Health Care Waste Management: Issue That Needs To Be Addressed
Sujana Neupane : Biomedical waste or hospital waste is any kind of waste containing infectious materials generated during the treatment of humans or animals as well as during research involving biologics done in the laboratory. Although medical waste makes up about 2-3% of the total amount of waste, this is one of the most hazardous waste. Infectious diseases patients undergo numerous medical procedures, including invasive ones like injections, surgery, and research, resulting in the production of disposable instruments and materials contaminated with biological fluids which is very hazardous to both human beings and the environment. These hazardous health care waste are categorized on the basis of the various compositions. Infectious waste includes contaminated blood, lab work, and infected patients. Pathological waste includes human tissues and organs. Sharps waste includes disposable tools. Chemical waste includes solvents, disinfectants, and heavy metals. Pharmaceutical waste includes expired drugs and vaccines.Cytotoxic waste includes genotoxic substances. Radioactive waste contains contaminated products. Non-hazardous waste includes metals, compounds that are not harmful to the environment.
Medical waste poses a high epidemiological risk due to its high concentration of dangerous microorganisms, toxic drugs, and radiological hazards. By-products can cause injuries, tetanus, and hepatitis B, release of antibiotics and cytotoxic drugs contributes to environmental pollution and through the release of toxic sewage and compounds like mercury or dioxins. WHO estimates that contaminated syringe injections cause 21 million HBV, 2 million C, and 260,000 HIV infections annually. In developing countries, waste handlers, known as miners, are at risk of needle pricks and exposure to toxic materials due to garbage rummage.
All these need to be properly maintained and disposed of which will reduce the threat to safety of human beings and other organisms. Some of the appropriate method for the management of health care waste are mentioned here:
1. Chemical disinfection is used to kill microorganisms on medical equipment, floors and walls and also to treat health care waste to kill or inactivate pathogens. This method is used for treating liquid waste such as blood, urine, stools, or hospital sewage. However, other waste can also be disinfected using chemical disinfection, before disposal. But anatomical parts, animal carcasses are usually not disinfected.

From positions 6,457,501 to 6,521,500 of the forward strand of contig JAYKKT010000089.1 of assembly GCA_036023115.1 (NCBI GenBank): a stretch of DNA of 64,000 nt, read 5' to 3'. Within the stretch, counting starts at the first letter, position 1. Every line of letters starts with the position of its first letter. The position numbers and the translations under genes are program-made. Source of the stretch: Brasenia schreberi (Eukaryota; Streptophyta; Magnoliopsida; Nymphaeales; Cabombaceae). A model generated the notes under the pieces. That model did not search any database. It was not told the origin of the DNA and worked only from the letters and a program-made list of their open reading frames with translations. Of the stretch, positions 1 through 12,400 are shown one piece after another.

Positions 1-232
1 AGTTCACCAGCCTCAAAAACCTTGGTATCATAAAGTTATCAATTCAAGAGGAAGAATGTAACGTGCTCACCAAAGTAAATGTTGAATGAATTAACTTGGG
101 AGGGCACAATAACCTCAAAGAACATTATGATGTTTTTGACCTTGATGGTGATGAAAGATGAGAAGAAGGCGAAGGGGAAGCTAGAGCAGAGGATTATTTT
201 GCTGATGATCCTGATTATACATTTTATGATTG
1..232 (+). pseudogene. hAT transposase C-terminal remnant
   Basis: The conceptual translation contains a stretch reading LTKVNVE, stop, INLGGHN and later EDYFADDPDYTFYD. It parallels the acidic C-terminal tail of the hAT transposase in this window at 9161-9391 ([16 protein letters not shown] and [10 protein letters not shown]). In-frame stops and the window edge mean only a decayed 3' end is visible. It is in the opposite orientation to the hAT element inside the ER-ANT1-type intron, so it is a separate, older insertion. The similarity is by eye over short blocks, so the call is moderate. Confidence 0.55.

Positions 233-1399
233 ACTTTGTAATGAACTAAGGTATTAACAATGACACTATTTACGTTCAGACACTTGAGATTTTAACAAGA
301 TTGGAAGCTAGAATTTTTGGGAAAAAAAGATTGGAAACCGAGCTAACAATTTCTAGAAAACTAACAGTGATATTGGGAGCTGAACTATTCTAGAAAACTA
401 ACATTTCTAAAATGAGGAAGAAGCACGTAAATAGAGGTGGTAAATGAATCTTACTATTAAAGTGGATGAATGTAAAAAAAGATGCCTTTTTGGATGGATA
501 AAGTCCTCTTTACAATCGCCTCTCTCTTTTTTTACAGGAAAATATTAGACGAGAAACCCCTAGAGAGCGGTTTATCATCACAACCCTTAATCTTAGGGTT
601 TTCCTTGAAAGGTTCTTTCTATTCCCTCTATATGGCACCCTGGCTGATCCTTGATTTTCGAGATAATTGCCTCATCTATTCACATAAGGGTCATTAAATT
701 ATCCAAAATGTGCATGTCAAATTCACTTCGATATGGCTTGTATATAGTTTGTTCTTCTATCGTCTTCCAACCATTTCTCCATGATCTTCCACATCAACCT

2. Autoclaving is an efficient wet thermal disinfection process which is done using an autoclave. Reusable medical equipment is sterilized by using this process. An autoclave is used to sterilize reusable medical equipment like surgical equipment, laboratory instruments, pharmaceutical items, and other materials. This method can be used to sterilize solids, liquids, hollows, and instruments of various shapes and sizes.
3. Encapsulation is a process in which cubic boxes made of high-density polyethylene or metallic drums, are filled with sharps and chemical or pharmaceutical wastes. Encapsulation is very effective in reducing the risk of scavengers or stray animals gaining access to the hazardous health-care waste. Encapsulation is not suitable for non-sharp infectious waste, but may be used in combination with burning of such waste.
4. Inertization is the process of mixing waste with cement and other substances before disposal suitable for mixing of toxic substances contained in the waste to surface water or groundwater. The typical proportions for the mixture is: 65% pharmaceutical waste, 15% lime, 15% cement and 5% water. Inertization however is expensive and not suitable for a wider variety of waste.
5. Land disposal involves the management of waste, with two types: open dumps and sanitary landfills. Open dumps spread waste, increasing health risks to human beings and other organisms. On the other hand, sanitary landfills prevent contamination, air pollution, and public contact, treating and managing waste daily.
6. Incineration is a controlled method of burning waste in high temperatures, producing gaseous emissions like steam, carbon dioxide, nitrogen oxides, and toxic substances. It is the oldest and most commonly used waste management method, but should not be used for pressurized gas containers, reactive chemical waste, radiographic waste, or high mercury or cadmium content.
Medical waste must be appropriately sorted and disposed of in order to lower the risks of human infection, the spread of illnesses, and the onset of epidemics. Even if medical waste is not regarded as particularly harmful, it must nevertheless be properly disposed of.